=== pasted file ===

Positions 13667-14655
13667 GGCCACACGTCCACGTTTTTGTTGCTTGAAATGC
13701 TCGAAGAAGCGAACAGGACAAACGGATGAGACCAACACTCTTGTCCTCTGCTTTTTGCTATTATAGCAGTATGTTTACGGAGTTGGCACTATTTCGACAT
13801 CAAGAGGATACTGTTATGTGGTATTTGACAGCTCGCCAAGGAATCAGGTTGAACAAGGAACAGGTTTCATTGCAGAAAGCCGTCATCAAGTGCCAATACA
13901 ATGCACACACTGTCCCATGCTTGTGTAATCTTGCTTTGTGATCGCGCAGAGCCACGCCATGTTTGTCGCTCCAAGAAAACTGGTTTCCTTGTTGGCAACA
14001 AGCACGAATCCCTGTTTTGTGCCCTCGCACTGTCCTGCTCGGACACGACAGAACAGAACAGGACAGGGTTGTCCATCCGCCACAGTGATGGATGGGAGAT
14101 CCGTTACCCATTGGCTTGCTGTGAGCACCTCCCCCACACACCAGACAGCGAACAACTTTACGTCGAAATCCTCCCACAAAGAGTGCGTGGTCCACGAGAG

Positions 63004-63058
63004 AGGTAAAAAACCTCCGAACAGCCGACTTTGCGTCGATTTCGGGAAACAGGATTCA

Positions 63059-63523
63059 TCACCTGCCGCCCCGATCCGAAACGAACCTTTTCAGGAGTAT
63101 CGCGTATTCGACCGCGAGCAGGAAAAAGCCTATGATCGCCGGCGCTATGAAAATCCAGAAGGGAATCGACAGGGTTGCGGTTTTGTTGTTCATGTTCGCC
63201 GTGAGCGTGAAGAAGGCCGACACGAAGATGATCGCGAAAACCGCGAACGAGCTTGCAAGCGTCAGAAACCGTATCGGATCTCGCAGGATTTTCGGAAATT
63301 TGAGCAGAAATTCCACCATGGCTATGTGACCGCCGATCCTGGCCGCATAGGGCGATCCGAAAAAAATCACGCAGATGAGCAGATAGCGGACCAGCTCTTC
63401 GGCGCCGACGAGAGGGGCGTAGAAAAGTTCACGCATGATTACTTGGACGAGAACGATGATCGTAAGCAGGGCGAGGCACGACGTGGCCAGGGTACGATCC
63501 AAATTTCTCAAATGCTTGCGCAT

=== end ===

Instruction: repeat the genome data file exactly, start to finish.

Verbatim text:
Positions 13667-14655
13667 GGCCACACGTCCACGTTTTTGTTGCTTGAAATGC
13701 TCGAAGAAGCGAACAGGACAAACGGATGAGACCAACACTCTTGTCCTCTGCTTTTTGCTATTATAGCAGTATGTTTACGGAGTTGGCACTATTTCGACAT
13801 CAAGAGGATACTGTTATGTGGTATTTGACAGCTCGCCAAGGAATCAGGTTGAACAAGGAACAGGTTTCATTGCAGAAAGCCGTCATCAAGTGCCAATACA
13901 ATGCACACACTGTCCCATGCTTGTGTAATCTTGCTTTGTGATCGCGCAGAGCCACGCCATGTTTGTCGCTCCAAGAAAACTGGTTTCCTTGTTGGCAACA
14001 AGCACGAATCCCTGTTTTGTGCCCTCGCACTGTCCTGCTCGGACACGACAGAACAGAACAGGACAGGGTTGTCCATCCGCCACAGTGATGGATGGGAGAT
14101 CCGTTACCCATTGGCTTGCTGTGAGCACCTCCCCCACACACCAGACAGCGAACAACTTTACGTCGAAATCCTCCCACAAAGAGTGCGTGGTCCACGAGAG

Positions 63004-63058
63004 AGGTAAAAAACCTCCGAACAGCCGACTTTGCGTCGATTTCGGGAAACAGGATTCA

Positions 63059-63523
63059 TCACCTGCCGCCCCGATCCGAAACGAACCTTTTCAGGAGTAT
63101 CGCGTATTCGACCGCGAGCAGGAAAAAGCCTATGATCGCCGGCGCTATGAAAATCCAGAAGGGAATCGACAGGGTTGCGGTTTTGTTGTTCATGTTCGCC
63201 GTGAGCGTGAAGAAGGCCGACACGAAGATGATCGCGAAAACCGCGAACGAGCTTGCAAGCGTCAGAAACCGTATCGGATCTCGCAGGATTTTCGGAAATT
63301 TGAGCAGAAATTCCACCATGGCTATGTGACCGCCGATCCTGGCCGCATAGGGCGATCCGAAAAAAATCACGCAGATGAGCAGATAGCGGACCAGCTCTTC
63401 GGCGCCGACGAGAGGGGCGTAGAAAAGTTCACGCATGATTACTTGGACGAGAACGATGATCGTAAGCAGGGCGAGGCACGACGTGGCCAGGGTACGATCC
63501 AAATTTCTCAAATGCTTGCGCAT